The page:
An eye for art

My favorite quote from all the post-Miami anti-artworld posts that have gone online this week is this excerpt from Charles Saatchi’s Comment in the Guardian.  “If I stop being on good behaviour for a moment, my dark little secret is
that I don’t actually believe many people in the art world have much
feeling for art and simply cannot tell a good artist from a weak one,
until the artist has enjoyed the validation of others � a received
pronunciation. For professional curators, selecting specific paintings
for an exhibition is a daunting prospect, far too revealing a
demonstration of their lack of what we in the trade call ‘an eye.’ They
prefer to exhibit videos, and those incomprehensible post-conceptual
installations and photo-text panels, for the approval of their equally
insecure and myopic peers. This ‘conceptualised’ work has been
regurgitated remorselessly since the 1960s, over and over and over

Saatchi’s right. Everything about painting is difficult, from makng it,
to choosing it, and, for painters, delivering and storing it. Video
would be so much easier, right?

And don’t miss:

Jerry Saltz: The Prince of the One Percent Would Like You to Know That Buying Art Is Less Fun These Days

Jerry Saltz: The Long Slide
“J�accuse museums of bullshit! Of �bogusly turning themselves into smash-hit consumer circuses, box-office sensations of voyeurism and hipster showbiz. This year, the institution-�critiquing art known as Relational Aesthetics�essentially audience-participation art, often work that moves, lights up, or involves living nude beings�entered its decadent phase….”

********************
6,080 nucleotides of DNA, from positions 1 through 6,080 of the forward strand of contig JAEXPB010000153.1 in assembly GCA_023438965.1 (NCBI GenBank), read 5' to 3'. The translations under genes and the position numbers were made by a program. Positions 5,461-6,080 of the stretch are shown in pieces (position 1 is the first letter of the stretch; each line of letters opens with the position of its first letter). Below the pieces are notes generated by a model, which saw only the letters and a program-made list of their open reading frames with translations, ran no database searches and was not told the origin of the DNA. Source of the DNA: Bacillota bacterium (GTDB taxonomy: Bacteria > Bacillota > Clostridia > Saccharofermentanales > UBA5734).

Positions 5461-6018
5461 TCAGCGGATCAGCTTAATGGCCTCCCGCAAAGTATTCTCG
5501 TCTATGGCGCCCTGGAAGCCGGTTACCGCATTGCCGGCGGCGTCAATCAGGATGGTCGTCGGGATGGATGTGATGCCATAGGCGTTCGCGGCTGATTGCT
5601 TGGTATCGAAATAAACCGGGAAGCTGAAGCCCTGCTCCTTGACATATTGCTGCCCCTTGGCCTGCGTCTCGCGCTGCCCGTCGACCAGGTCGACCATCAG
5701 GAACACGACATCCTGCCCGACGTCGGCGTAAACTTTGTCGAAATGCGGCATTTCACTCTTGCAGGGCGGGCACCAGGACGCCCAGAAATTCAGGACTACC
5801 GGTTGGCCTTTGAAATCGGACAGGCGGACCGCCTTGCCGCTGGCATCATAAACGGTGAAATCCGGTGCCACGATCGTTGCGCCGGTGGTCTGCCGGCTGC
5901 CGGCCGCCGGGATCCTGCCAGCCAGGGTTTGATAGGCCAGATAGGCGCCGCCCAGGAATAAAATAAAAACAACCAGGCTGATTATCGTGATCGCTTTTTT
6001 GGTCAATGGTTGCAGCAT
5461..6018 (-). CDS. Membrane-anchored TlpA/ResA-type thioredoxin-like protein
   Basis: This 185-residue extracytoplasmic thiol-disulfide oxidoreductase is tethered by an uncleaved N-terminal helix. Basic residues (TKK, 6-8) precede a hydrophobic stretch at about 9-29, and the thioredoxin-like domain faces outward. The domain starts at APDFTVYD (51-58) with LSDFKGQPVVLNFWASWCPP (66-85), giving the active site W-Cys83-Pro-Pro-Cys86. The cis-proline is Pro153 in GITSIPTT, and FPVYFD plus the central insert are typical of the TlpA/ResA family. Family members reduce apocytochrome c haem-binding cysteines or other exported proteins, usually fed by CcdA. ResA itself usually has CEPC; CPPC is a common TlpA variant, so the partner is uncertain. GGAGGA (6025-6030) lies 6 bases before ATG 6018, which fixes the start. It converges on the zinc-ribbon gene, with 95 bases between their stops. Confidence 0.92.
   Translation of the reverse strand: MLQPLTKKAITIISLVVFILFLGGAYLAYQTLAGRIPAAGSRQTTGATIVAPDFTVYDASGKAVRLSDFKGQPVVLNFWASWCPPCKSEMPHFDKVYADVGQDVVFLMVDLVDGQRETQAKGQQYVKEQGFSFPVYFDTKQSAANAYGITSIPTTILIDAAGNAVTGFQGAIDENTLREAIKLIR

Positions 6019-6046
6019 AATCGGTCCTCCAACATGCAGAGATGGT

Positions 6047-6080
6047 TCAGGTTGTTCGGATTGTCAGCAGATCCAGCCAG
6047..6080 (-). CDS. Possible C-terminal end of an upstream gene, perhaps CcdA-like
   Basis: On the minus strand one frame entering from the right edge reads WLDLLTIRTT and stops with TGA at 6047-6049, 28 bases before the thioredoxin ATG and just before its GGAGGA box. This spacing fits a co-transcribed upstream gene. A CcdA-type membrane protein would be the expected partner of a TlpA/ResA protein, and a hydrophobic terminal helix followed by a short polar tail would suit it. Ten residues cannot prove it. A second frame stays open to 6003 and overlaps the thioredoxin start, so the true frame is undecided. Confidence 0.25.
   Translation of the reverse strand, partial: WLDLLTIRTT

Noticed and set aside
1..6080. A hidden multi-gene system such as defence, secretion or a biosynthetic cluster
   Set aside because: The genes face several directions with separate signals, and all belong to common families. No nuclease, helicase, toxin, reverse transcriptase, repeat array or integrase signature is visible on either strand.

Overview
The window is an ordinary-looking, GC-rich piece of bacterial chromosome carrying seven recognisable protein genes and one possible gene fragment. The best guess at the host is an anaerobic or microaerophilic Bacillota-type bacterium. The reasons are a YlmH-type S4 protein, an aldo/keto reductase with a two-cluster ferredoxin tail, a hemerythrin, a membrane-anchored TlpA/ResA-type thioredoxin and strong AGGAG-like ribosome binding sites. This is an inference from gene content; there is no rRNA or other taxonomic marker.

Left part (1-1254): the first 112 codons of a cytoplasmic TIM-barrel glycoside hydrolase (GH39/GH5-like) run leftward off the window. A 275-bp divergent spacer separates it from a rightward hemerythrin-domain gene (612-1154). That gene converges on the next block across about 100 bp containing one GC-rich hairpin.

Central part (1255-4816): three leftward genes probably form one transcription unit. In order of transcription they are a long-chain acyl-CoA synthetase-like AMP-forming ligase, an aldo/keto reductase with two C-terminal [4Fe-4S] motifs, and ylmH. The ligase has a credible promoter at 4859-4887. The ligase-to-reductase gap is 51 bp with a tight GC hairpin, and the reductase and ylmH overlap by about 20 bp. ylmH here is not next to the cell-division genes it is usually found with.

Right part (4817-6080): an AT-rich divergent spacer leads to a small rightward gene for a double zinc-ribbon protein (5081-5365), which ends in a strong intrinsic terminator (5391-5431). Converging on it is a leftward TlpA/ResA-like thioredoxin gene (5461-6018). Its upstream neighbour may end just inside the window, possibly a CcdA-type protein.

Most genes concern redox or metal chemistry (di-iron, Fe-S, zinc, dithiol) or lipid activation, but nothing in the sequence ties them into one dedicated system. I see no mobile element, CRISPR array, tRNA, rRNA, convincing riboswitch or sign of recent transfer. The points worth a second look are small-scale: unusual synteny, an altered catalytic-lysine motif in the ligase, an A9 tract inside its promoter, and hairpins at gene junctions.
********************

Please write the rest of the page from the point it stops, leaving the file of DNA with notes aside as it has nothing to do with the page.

Jonathan Jones: The Turner prize’s spurning of George Shaw shows the art world is shallow
“Wait, wait. I have nothing against Martin Boyce.
I simply think George Shaw is more important. This comes down to the
theatricality of the Turner. It is spectacular, so it favours
installation and disfavours painting. Put paintings on a wall against a
wacky reinvention of an entire room, and the room strikes many people as
cooler � or it tends to strike Turner judges as cooler. The reason
Richard Wright, a painter, carried away the prize in 2009 was that he
beat the installationists at their own game with his reinvention of the art of fresco.”


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  1. Thanks for the dissenting word. I'm nowhere near the big art industries in NYC and the like, but, selfishly, hearing some straight talk about art and painting, makes me feel better about my own efforts.

  2. that was my favorite quote as well, although it is kind of sad.

  3. I agree and not just because it's difficult to know the place of a painting, the context or stature. It's damned difficult to make one too. But I am tired of boring videos. When I enter the space and someone announces that the video is however many minutes long and points me to a chair, I very rarely just sit down as instructed. It has the same mountain to climb that painting does, thank you. Engage me. Give me something to wrap my head and heart around.

  4. "…and those incomprehensible post-conceptual installations and photo-text panels….This 'conceptualised' work has been regurgitated remorselessly since the 1960s, over and over and over again."

    I've been referring to this as "rehashed 90's conceptualism" and I keep wondering why no one has declared it dead. I could surmise.

  5. Thanks for this look at George Shaw and his work. I enjoyed the depth of his comments. We are all on the journey out of life and it is bleak to look at it that way, but honesty is what painters strive for, don't we?

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